Tree Sparrows Have Finally Arrived!

By josh • Nature, Wildlife • 31 Dec 2012

I had intended to post another photo from the archives today, but yesterday I had a chance to get out in the yard with the camera during a break from shoveling so I have a few new shots to share.  We saw the sun for the first time in a week and we have two feet of fresh snow on the ground; the light was lovely but it was tough to manage the glare.

American Tree Sparrow

American Tree Sparrow
Canon 400mm f/5.6L at f/8, 1/1500s, ISO 250

American Tree Sparrows are a recent winter arrival to our yard.  In general they blow into our area in late October, their arrival coincident with the departure of the Chipping Sparrows, with whom (at least in non-breeding plumage) they are easily confused.  Here’s the eBird bar chart for Tree Sparrows and Chipping Sparrows for Chittenden County in 2012:

At our old house in Monkton the October transition was dramatic- one day we had Chipping Sparrows, the next we had Tree Sparrows, and never the twain did meet.  Here, though, we had a single Tree Sparrow for a few hours in early November and not another until the two who visited our feeder station yesterday.

American Tree Sparrow

American Tree Sparrow
Canon 400mm f/5.6L at f/5.6, 1/4000s, ISO 400

Several of the easy characteristics that separate American Tree Sparrows from non-breeding Chipping Sparrows are visible in the above image- the smudgy black breast spot, the buffy wash along the flanks, and the bi-colored bill.  The eye stripe in the Tree Sparrow is rufous (as opposed to the black eye stripe in the Chippy), and the Tree Sparrow has a notably rufous shoulder.  In poorer viewing conditions, I generally find the black spot to be most diagnostic.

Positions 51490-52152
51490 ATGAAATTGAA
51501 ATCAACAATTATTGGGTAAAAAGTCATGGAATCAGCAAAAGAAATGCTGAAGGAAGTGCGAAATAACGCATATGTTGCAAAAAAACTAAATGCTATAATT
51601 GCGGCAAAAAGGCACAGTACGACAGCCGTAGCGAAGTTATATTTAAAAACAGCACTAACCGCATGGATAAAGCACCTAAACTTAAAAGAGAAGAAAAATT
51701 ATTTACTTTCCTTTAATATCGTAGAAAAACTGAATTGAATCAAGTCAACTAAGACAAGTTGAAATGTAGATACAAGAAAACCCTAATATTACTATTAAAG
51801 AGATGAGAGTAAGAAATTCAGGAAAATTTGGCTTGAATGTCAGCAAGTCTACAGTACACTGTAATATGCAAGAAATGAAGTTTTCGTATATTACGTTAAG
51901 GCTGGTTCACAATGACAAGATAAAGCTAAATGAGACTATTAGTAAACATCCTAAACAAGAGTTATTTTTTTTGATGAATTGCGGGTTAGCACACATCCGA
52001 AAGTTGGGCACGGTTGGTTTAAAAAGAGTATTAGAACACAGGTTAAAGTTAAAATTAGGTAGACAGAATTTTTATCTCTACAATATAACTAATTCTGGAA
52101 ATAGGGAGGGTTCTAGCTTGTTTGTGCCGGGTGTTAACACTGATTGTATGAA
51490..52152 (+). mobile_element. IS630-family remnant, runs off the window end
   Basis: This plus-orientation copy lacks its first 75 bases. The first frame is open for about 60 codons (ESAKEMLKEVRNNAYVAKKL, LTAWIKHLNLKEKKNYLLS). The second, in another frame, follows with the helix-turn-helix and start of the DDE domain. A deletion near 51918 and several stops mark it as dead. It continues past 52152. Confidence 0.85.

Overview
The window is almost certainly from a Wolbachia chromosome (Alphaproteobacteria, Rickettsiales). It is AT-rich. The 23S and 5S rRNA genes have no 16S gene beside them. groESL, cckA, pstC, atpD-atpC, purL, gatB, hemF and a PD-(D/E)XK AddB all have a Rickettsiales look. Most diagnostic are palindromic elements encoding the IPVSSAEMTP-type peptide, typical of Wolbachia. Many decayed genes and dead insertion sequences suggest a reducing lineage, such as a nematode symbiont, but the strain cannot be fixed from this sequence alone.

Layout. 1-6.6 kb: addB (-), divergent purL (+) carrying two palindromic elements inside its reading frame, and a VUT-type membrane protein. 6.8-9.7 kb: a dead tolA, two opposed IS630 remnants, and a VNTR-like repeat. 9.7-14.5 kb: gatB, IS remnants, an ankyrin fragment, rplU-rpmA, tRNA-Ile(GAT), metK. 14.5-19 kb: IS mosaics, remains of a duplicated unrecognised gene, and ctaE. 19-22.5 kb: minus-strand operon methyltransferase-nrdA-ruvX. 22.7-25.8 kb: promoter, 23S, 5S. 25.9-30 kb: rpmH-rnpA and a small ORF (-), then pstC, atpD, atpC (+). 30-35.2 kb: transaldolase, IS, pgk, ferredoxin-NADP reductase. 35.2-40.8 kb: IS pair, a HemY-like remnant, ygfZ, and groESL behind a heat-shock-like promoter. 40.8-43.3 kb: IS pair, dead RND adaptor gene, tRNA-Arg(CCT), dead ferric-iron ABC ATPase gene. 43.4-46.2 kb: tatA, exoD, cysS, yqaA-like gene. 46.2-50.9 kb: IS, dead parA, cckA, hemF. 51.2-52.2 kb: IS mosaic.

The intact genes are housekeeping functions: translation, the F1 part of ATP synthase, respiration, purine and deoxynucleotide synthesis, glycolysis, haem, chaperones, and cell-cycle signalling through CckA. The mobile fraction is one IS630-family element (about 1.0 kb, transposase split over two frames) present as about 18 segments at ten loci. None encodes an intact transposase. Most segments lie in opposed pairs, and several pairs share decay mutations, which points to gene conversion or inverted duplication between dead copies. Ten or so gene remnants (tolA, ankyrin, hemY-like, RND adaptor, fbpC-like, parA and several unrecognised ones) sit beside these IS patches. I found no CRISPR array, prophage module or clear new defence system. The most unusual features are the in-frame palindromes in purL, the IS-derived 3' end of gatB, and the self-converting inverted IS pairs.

It seems that any discussion of American Tree Sparrows necessarily involves their differentiation from Chipping Sparrows, but they’re an interesting enough species in their own right.  They don’t really have much to do with trees at all: they feed on seed sources on or near the ground and they nest on the ground above treeline in northern Canada and Alaska.  In our neighborhood they’re most frequently seen (when not at the feeder) in large flocks near the roadside and in hedgerows in agricultural areas.

American Tree Sparrow

American Tree Sparrow
Canon 400mm f/5.6L at f/7.1, 1/1250s, ISO 250

The Tree Sparrows’ arrival (in the company of Common Redpolls, Bohemian Waxwings, and Pine Grosbeaks, no less) was a nice birding bookend for 2012.  If you’re still reading this far into the post (commendable!), I wish you a creative, fulfilling, and wonderful 2013!

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